Mexican truck drivers have blocked bridges on the border with the United States for a second day to protest an order by Texas Gov. Greg Abbott to step up security inspections that has disrupted traffic at ports of entry and business groups to do so have prompted to warn of deliveries chain breaks.
“Yesterday it took me 17 hours to enter and return to the United States,” said Raymundo Galicia, a Mexican driver who took part in a protest at the Santa Teresa Bridge connecting San Jerónimo, Chihuahua, with Santa Teresa, New Mexico, connects.
It is the third bridge in the busy Ciudad Juárez-El Paso area to be blocked by drivers whose wages have plummeted since long waits began last week.
Traffic at a fourth bridge connecting Reynosa to Pharr, Texas, was also halted on Tuesday by drivers who had parked their trucks and started barbecuing on the Mexican side of the port of entry, according to photos sent to Reuters became.
“I get paid right away whether it takes me an hour or 10 hours to cross, so that affects us a lot,” Galicia said, noting that he and his staff would target more bridges if the delays continued.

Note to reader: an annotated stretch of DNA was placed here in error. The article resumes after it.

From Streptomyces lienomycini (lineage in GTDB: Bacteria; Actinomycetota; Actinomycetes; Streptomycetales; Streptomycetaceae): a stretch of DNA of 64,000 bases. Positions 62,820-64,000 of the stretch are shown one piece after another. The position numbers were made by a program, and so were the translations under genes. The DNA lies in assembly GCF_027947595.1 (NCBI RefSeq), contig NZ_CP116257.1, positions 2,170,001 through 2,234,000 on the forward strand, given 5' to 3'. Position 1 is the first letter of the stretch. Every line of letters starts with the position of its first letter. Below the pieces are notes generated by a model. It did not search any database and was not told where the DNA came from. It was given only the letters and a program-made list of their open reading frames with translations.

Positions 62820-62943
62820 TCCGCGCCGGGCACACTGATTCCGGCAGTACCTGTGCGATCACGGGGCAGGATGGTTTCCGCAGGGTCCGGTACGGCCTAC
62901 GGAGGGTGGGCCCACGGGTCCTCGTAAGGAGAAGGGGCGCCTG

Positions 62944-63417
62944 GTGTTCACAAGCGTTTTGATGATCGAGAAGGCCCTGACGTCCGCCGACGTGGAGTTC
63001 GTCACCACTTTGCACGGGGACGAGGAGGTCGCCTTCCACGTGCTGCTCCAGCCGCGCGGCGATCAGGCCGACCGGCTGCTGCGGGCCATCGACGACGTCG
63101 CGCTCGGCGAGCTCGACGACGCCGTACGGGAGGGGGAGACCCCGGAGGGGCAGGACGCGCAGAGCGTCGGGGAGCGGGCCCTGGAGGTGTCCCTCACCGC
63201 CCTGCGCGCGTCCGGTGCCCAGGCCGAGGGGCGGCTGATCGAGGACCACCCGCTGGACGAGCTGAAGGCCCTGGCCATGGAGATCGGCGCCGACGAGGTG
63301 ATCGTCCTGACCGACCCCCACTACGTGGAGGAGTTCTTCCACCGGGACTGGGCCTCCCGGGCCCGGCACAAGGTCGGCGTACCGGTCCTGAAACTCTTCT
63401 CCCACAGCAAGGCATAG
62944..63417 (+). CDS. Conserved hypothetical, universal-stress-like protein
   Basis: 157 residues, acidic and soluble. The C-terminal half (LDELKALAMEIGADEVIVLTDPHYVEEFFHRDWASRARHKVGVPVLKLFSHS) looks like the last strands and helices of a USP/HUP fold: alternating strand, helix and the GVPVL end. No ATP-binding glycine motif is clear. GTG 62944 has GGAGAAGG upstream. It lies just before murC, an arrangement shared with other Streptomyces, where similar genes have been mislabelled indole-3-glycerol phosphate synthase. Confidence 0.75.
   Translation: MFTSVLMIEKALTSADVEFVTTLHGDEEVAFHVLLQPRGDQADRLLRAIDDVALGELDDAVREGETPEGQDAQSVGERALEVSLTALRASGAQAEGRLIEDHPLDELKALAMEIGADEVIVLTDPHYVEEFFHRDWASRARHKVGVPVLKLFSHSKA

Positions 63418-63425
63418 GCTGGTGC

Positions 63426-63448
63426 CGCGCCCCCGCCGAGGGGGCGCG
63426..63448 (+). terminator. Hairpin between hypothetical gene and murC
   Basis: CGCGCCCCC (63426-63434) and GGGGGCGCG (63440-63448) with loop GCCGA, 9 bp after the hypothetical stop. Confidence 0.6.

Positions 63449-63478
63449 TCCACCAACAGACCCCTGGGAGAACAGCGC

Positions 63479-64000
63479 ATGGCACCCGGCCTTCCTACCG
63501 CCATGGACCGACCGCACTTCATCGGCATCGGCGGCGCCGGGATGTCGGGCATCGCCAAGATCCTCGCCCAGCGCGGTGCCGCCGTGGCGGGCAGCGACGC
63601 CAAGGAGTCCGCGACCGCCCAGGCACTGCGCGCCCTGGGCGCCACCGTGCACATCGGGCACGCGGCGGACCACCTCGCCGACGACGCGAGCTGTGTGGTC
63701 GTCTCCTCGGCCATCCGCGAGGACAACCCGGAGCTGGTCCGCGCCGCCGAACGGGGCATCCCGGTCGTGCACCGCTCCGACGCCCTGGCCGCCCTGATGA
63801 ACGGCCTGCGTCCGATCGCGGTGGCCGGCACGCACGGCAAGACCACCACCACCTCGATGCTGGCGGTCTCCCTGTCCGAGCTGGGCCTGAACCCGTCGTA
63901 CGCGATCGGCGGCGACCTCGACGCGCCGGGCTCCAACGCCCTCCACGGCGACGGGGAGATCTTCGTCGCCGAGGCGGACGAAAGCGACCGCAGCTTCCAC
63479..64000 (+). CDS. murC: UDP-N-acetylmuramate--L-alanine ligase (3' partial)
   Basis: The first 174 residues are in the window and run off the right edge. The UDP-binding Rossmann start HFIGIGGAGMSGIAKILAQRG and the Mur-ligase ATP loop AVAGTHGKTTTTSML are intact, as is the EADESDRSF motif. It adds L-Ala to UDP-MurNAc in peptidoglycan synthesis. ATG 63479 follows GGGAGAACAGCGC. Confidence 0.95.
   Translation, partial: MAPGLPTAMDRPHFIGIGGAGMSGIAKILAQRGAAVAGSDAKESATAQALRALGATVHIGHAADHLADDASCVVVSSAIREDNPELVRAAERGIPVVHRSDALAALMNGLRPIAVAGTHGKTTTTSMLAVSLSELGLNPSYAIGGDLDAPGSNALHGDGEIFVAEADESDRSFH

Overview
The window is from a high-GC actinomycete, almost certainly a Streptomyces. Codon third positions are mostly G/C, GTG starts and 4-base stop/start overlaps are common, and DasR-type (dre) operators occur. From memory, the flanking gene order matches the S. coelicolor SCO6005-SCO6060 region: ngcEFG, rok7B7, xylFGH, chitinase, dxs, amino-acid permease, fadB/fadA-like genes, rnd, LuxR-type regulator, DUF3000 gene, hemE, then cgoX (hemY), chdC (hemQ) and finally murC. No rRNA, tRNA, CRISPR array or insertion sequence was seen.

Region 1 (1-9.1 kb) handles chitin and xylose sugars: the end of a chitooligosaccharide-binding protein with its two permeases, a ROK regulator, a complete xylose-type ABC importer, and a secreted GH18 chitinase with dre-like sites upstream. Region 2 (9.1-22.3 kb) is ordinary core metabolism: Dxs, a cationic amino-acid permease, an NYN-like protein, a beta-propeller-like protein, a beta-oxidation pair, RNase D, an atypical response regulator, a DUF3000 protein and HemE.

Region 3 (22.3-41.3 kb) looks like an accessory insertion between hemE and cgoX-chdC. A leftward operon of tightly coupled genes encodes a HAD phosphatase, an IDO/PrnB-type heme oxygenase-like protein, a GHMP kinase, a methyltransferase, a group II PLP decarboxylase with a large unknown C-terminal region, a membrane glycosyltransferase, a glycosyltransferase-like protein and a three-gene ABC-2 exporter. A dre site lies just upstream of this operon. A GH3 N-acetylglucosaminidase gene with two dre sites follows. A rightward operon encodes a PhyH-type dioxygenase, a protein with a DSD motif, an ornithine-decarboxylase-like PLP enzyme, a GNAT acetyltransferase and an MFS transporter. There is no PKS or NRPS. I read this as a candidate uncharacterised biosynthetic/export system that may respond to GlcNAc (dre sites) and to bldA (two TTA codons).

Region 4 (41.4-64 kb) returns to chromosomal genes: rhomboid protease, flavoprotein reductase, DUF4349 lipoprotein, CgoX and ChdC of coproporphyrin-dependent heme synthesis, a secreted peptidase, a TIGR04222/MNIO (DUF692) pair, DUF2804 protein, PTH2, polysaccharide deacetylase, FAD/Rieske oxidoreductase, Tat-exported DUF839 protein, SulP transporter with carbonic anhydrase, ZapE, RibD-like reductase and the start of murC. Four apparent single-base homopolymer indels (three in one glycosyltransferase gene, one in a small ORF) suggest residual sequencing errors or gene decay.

The slowdown began after Republican Abbott last week ordered officials to conduct vehicle security inspections at ports of entry to detect people smuggling and contraband.
The new measures have infuriated industry groups who have warned of shortages in perishable products over the Easter holiday weekend.
“This plan…exacerbates our already disrupted supply chain and will cripple an economy that relies so heavily on cross-border trade,” tweeted US Rep. Veronica Escobar, a Democrat whose district includes most of El Paso, on Tuesday.
Mexico’s National Cargo Transport Chamber estimated that delays at the Pharr Bridge alone were causing $8 million a day in economic losses, and urged Abbott to withdraw the order to prevent a “collapse in international cross-border trade.”